A while back I wrote this blog post which shows you how you can have a PowerShell script run Macro Scheduler commands via the MacroScript SDK.
However, what if you want to do it the other way around and run PowerShell code from inside a Macro Scheduler macro instead?
One way would simply be to run a PowerShell script on the command line, like this:
Run>powershell.exe -file "c:\myfolder\myscript.ps1"
But what if you didn’t have a PowerShell script file? Well, while you could always have your macro create one using the WriteLn command (and delete it after), you don’t need to as you can pass a sequence of commands to PowerShell on the command line:
powershell.exe -executionPolicy bypass -command "Write-Host 'Hello World'; exit 123;"
As you can see all we’re really doing is passing the content of the script instead of a file.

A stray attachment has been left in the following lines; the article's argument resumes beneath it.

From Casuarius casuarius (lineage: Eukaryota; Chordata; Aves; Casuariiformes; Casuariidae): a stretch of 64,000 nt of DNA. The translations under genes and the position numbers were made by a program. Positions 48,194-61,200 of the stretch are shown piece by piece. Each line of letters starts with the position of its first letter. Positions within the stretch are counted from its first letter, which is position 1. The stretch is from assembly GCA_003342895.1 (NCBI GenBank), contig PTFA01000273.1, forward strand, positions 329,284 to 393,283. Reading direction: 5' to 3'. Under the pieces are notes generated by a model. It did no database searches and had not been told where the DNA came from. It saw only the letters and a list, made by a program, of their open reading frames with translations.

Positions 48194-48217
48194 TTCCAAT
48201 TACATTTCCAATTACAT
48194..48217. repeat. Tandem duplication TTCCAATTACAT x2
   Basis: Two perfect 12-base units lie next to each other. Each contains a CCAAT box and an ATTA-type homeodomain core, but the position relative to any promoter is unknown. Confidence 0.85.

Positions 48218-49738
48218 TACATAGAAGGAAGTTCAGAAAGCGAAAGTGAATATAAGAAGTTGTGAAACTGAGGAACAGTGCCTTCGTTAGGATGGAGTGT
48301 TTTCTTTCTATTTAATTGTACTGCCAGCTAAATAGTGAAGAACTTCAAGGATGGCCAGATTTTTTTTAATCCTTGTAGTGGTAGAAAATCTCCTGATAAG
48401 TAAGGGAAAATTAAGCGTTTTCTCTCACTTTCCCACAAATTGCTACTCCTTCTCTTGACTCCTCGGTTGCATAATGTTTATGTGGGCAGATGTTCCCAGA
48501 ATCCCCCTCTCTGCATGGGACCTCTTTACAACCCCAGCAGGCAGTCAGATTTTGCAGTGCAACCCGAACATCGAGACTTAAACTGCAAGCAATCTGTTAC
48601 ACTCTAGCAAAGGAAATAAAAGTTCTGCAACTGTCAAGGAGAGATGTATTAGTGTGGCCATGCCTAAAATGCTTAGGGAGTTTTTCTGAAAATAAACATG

We can also return the exit code of the PowerShell script to a variable in your macro. Here’s an example:
//This line ensures the powershell script finishes before the macro continues Let>RP_WAIT=1 //Uncomment this line to HIDE the powershell window when ready to go live //Let>RP_WINDOWMODE=0 Let>localVar=Hello World LabelToVar>MyPowershellScript,theScript Run>powershell.exe -executionPolicy bypass -command "%theScript%" //display the exit code MDL>RP_RESULT /* MyPowershellScript: $var = '%localVar%'; Write-Host $var; Start-Sleep -s 10; exit 555; */
What we’ve done here is store our PowerShell code in a label. We get that code into a variable and then pass it to PowerShell on the command line.
Notice how we can embed Macro Scheduler variables in the code too. We use PowerShell’s exit statement to set a return value which Macro Scheduler gets in the RP_RESULT variable.
Setting RP_WAIT to 1 makes sure the macro waits for PowerShell to finish before proceeding with the rest of the script. You may also want to hide the PowerShell window by setting RP_WINDOWMODE to 0, but for testing purposes I’ve left that commented out so that you can actually see it working. That’s also the reason for the 10 second delay at the end of the PowerShell script – apart from showing how we can add multiple lines of code it also gives us a chance to see things happen!